CWA backs AT&T-Time Warner Merger as critical week for deal hits halfway point

EPA/JUSTIN LANE/JASON SZENES

(FILE) A combo file picture made available on 23 October 2016 shows an AT&T store (top) in New York City, New York, USA, on 04 December 2008, and a view of the Time Warner Center (bottom) in New York City, New York, USA, on 13 February 2014. US telecommunications company AT&T Inc. announced on 22 October 2016, it reached an agreement to acquire multinational media and entertainment conglomerate Time Warner Inc. (TWI) for 85.4 billion US dollar (about 78.4 billion euro). AT&T will acquire Time Warner in cash and stock transactions valued at 107.50 US dollar per share, the company said. The deal, which needs to be approved by regulators, was said to be unanimously agreed by both companies' boards directors.

(FILE) A combo file picture made available on 23 October 2016 shows an AT&T store (top) in New York City, New York, USA, on 04 December 2008, and a view of the Time Warner Center (bottom) in New York City, New York, USA, on 13 February 2014.


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The Communications Workers of America today is calling for prompt approval of AT&T’s proposed acquisition of Time-Warner saying that it would help create new competition to internet giants.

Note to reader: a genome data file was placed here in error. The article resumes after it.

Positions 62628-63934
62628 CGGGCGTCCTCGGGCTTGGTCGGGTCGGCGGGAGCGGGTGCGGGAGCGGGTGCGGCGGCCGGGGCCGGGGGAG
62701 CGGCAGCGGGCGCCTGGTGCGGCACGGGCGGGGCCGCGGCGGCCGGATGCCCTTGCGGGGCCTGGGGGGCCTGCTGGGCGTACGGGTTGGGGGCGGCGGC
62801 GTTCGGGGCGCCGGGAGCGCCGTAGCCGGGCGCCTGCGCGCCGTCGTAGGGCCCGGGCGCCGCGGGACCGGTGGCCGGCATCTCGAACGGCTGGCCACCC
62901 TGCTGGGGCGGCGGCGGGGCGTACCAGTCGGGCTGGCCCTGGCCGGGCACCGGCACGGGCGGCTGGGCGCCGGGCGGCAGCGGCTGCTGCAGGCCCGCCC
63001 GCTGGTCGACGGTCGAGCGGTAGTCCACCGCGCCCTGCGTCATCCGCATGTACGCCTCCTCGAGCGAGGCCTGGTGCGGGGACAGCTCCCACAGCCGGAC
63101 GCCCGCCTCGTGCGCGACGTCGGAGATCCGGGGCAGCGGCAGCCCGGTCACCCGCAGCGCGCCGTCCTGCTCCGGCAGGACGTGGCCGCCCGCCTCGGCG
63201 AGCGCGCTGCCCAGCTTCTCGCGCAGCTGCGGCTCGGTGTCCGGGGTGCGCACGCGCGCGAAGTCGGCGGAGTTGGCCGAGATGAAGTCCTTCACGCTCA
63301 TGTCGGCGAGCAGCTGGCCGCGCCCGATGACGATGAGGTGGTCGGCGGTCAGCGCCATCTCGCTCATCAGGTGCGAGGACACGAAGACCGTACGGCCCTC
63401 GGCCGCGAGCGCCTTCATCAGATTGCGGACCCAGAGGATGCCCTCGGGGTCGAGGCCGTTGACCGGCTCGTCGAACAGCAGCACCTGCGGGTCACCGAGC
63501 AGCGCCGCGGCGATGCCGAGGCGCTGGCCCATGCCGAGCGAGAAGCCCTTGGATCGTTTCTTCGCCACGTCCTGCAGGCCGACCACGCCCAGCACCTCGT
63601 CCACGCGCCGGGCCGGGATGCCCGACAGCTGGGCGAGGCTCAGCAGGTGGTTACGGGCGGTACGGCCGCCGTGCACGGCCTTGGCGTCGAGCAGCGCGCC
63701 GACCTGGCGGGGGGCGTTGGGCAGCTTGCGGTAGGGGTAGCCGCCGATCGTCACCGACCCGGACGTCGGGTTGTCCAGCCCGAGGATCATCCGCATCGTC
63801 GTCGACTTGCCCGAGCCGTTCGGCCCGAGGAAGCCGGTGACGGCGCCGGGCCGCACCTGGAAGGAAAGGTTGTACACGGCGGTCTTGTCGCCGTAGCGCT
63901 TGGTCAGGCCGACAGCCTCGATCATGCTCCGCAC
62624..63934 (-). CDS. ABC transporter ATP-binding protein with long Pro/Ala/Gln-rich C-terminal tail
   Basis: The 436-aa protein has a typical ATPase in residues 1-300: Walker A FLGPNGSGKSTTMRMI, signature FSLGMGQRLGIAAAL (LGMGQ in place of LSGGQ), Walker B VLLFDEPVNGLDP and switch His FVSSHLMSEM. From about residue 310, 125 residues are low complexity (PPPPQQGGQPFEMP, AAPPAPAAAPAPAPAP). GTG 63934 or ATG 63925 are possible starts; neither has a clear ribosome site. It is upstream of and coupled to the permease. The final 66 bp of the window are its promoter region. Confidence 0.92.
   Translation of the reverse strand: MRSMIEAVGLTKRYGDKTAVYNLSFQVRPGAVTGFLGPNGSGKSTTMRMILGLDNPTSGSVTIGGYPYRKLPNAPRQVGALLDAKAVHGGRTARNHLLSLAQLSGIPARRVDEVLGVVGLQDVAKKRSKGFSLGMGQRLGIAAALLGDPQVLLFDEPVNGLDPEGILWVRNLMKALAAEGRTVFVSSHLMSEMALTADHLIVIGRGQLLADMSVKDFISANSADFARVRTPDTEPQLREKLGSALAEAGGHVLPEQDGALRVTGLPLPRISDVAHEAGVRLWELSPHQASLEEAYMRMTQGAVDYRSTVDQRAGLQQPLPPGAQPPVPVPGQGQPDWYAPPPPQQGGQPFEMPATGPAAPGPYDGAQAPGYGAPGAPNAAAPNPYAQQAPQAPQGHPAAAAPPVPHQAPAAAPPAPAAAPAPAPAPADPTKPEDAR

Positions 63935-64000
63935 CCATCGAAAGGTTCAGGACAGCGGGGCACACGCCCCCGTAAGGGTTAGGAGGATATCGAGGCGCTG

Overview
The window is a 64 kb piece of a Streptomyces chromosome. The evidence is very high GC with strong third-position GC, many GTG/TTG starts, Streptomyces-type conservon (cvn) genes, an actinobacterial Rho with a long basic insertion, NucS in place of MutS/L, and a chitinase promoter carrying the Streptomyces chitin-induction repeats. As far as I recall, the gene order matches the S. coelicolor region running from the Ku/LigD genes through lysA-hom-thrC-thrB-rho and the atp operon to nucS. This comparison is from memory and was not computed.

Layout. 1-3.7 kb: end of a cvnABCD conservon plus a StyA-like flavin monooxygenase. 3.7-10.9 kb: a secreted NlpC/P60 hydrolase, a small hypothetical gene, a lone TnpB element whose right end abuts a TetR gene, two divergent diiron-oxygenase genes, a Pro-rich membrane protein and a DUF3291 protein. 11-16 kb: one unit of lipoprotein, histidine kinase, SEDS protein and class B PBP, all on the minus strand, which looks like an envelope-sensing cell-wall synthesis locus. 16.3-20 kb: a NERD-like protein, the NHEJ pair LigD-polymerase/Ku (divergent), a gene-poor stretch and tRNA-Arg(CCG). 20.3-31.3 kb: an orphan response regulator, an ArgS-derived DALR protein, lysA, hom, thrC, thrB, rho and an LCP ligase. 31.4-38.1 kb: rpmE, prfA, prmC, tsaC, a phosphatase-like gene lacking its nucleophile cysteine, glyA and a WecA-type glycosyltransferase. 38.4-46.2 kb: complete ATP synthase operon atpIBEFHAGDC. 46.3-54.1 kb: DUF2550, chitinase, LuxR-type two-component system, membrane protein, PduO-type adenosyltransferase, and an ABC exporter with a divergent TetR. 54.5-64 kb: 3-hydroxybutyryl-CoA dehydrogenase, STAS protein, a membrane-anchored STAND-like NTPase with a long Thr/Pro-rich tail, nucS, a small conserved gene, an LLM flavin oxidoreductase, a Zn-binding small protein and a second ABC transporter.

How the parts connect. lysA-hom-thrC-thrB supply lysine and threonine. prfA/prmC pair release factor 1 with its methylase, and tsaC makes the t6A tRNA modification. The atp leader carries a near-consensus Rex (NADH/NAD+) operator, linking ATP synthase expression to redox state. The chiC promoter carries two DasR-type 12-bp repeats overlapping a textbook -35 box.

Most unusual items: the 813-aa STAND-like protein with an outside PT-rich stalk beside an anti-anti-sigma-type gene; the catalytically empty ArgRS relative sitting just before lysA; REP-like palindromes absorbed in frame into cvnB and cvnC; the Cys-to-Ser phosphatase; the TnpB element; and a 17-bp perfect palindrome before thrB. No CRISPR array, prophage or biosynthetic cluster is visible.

“This merger is about maintaining and creating good U.S. jobs and developing new and innovative ways to deliver technology and content” …. “A merged AT&T-Time Warner would provide much-needed new competition to companies like Google, Facebook and Amazon, where working people don’t have union representation.” said CWA President Chris Shelton.

Reuters reported that the US Justice Department demanded last week that AT&T divest DirecTV or Time Warner’s Turner Broadcasting unit in order to win approval of the deal.

CWA is completely opposed to “the Department of Justice – or whoever else’s – insistence that AT&T must divest CNN or DIRECTV, since we have a stake at both. This must be a decision-making process based solely on the merits of the case.” According to the CWA’s press statement.

The statement says that this is a classic vertical merger where video content produced by Time-Warner will be distributed by AT&T. According to the CWA, that should be approved by the Department of Justice just as the Comcast NBCUniversal merger was approved in 2011.

According to a note from Jonathan Chaplin, an analyst with New Street Research, a compromise was within reach with antitrust regulators, but now brinkmanship is coming into play.

“As AT&T has a strong case, it has less incentive to settle, and if the government is motivated by a desire to fulfill a Trump campaign promise, it has less incentive to settle,” Chaplin said in the research note.

AT&T Chief Executive Randall Stephenson denied last week that he had offered to sell CNN to win approval. He was quoted by Reuters as saying, “We’re prepared to litigate now” at a forum last week.

Similarly, according to Bloomberg, US PDonaldt Donalnd Trump said during his recent trip to Asia that the merger may go to litigation.

 

According to Chaplin’s note, approval of the deal remains likely, but the odds have worsened.

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